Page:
The Obama government has moved to build on these strengths, notably with a series of initiatives designed to remove obstacles to closer US cooperation with ASEAN and other Asian regional organizations. In addition, it has emphasised consultation and the inclusion of international stakeholders before coming to policy decisions on key regional issues, an approach that has been broadly welcomed and is in stark contrast to accusations of unilateralism under the previous US government.
In recent years, meanwhile, the US Pacific Command and other US military commands and organizations have been at the cutting edge of wide ranging and growing US efforts to build and strengthen webs of military relationships throughout the region. In an Asia-Pacific environment where the United States remains on generally good terms with major powers, and in fact most other governments, building military ties through education programs, on-site training and exercises enhances US influence in quiet but effective ways.
The success of these efforts is down in part to active contingency planning by many Asia-Pacific governments. As regional power relations evolve, notably in response to China’s rise, other governments are generally seeking to work positively and pragmatically with China on the one hand, while also looking for the reassurance of close security, intelligence and other ties with the United States in case China shifts from its current generally benign approach to one of greater assertiveness or even dominance.
Non-Government Engagement and Immigration
For much of its history, the United States exerted influence in the Asia-Pacific more through business, religious, educational and other interchange than via channels dependent on government leadership and support. Active US non-government interaction with the region continues today, leaving non-government US interests with a strong and usually positive impact on US regional influence. Meanwhile, over 40 years of generally colour-blind US immigration policy since the ending of discriminatory restrictions on Asian immigration in 1965 has resulted in the influx of millions of Asian migrants who call America home and who interact with their countries of origin in ways that reflect well on the United States. No other country, with the exception of Canada, has such an active and powerfully positive channel of influence in the Asia-Pacific.
These four yardsticks demonstrate that the United States is deeply integrated in the Asia-Pacific at both the government and non-government level, while US security commitments and trade practices meet the fundamental security and economic needs of regional leaders. They know this, and they also know that neither a rising China nor any other power or coalition of powers is able or willing to meet even a small fraction of those needs.
Meanwhile, while China has no clear way of overcoming pervasive regional suspicion over its role, its leadership has continued to emphasize a narrow scope of national interests and tries to assure other nations that its policies and practices serve those interests. As a result, it tends to avoid the types of risks, costs and commitments in security and economic areas that underpin the US leadership role in the Asia-Pacific. This is occurring while China continues to run a substantial trade surplus and to accumulate large foreign exchange reserves that are supported by currency policies widely seen to disadvantage trading competitors in the region and elsewhere.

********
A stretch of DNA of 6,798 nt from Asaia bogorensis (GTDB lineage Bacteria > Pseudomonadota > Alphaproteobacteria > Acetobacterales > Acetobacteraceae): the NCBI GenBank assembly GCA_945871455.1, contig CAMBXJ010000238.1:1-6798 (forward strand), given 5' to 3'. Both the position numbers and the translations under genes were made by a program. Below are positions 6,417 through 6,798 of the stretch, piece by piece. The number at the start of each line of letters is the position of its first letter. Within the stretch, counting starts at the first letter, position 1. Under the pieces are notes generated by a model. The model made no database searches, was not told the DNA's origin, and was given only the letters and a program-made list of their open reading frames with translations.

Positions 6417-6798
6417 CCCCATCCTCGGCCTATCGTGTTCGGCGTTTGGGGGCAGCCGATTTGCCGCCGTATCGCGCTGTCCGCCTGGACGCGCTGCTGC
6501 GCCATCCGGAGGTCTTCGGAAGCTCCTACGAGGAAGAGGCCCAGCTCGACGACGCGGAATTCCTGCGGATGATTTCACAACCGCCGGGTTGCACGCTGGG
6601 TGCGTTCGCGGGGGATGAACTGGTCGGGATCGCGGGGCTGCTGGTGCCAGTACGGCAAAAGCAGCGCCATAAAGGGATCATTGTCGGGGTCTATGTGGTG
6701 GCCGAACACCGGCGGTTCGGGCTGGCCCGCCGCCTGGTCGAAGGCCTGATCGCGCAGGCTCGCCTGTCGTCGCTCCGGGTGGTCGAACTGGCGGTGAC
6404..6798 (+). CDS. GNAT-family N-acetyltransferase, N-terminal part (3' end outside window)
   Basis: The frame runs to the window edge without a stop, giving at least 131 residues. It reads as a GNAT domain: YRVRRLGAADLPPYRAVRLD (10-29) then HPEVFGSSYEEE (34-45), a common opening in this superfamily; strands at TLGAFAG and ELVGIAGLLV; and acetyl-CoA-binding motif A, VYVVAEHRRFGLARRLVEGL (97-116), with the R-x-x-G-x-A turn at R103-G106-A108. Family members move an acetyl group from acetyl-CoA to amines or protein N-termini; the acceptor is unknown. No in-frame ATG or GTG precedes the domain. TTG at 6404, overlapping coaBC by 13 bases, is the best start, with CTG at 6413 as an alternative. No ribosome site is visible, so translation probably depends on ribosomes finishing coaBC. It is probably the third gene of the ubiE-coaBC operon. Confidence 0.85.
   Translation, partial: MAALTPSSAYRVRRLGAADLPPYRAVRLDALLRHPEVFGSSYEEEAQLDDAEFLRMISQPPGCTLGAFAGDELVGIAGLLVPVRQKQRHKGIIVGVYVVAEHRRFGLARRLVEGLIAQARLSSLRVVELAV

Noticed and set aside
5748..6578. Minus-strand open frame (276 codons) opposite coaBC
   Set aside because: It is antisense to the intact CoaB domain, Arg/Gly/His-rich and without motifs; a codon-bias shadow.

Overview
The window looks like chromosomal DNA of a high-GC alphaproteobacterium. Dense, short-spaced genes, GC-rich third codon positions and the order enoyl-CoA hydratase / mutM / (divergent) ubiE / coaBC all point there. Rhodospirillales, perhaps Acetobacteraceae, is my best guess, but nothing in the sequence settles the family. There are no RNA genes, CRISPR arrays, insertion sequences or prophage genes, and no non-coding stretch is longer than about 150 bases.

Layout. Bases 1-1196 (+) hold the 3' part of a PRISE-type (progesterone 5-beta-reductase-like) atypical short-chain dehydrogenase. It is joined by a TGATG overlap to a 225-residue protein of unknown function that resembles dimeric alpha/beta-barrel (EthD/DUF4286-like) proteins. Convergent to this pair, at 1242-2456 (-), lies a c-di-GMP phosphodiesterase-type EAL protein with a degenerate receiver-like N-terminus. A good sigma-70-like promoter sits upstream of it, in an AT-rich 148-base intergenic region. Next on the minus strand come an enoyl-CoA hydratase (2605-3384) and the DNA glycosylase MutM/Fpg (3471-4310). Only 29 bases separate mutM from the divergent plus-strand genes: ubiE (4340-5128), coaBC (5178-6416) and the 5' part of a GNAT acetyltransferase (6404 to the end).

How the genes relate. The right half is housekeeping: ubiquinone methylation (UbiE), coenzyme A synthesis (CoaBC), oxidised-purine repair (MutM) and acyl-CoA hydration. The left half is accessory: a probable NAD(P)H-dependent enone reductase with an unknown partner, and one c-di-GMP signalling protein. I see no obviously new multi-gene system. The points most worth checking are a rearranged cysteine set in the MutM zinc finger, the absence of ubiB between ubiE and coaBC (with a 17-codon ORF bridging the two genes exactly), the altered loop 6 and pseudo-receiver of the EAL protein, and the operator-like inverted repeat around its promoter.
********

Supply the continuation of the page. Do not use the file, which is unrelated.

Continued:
A further gripe with China is that despite its economic progress, it annually receives billions of dollars in foreign assistance loans and lesser grants from international organizations like the World Bank and the Asian Development Bank and from foreign government and non-government donors that presumably would otherwise be available for other deserving clients in the Asia-Pacific (and the world). It also carefully adheres to UN budget formulas that keep Chinese dues remarkably low for a country with such international prominence and development.
As a consequence, the ‘win-win’ principle that underscores recent Chinese foreign policy means, in effect, that Chinese officials make sure that their policies provide a ‘win’ for generally narrowly defined national interests of China, while eschewing the kinds of risky and costly commitments for the broader regional and global common good that Asia-Pacific leaders instead look to US leadership to provide.
All this said, the current US path is not set in stone–it could still decide to emphasize a narrower range of national interests and curb military and economic commitments that underpin its leadership position in the Asia-Pacific. Such a move toward ‘strategic withdrawal’ and economic protectionism has occurred before–following the US loss in Vietnam and the end of the Cold War. Still, so far at least, these tendencies have been notably absent (or at least muted) as US officials and broader public opinion recognize the continued importance of active engagement with a region of growing importance to US interests.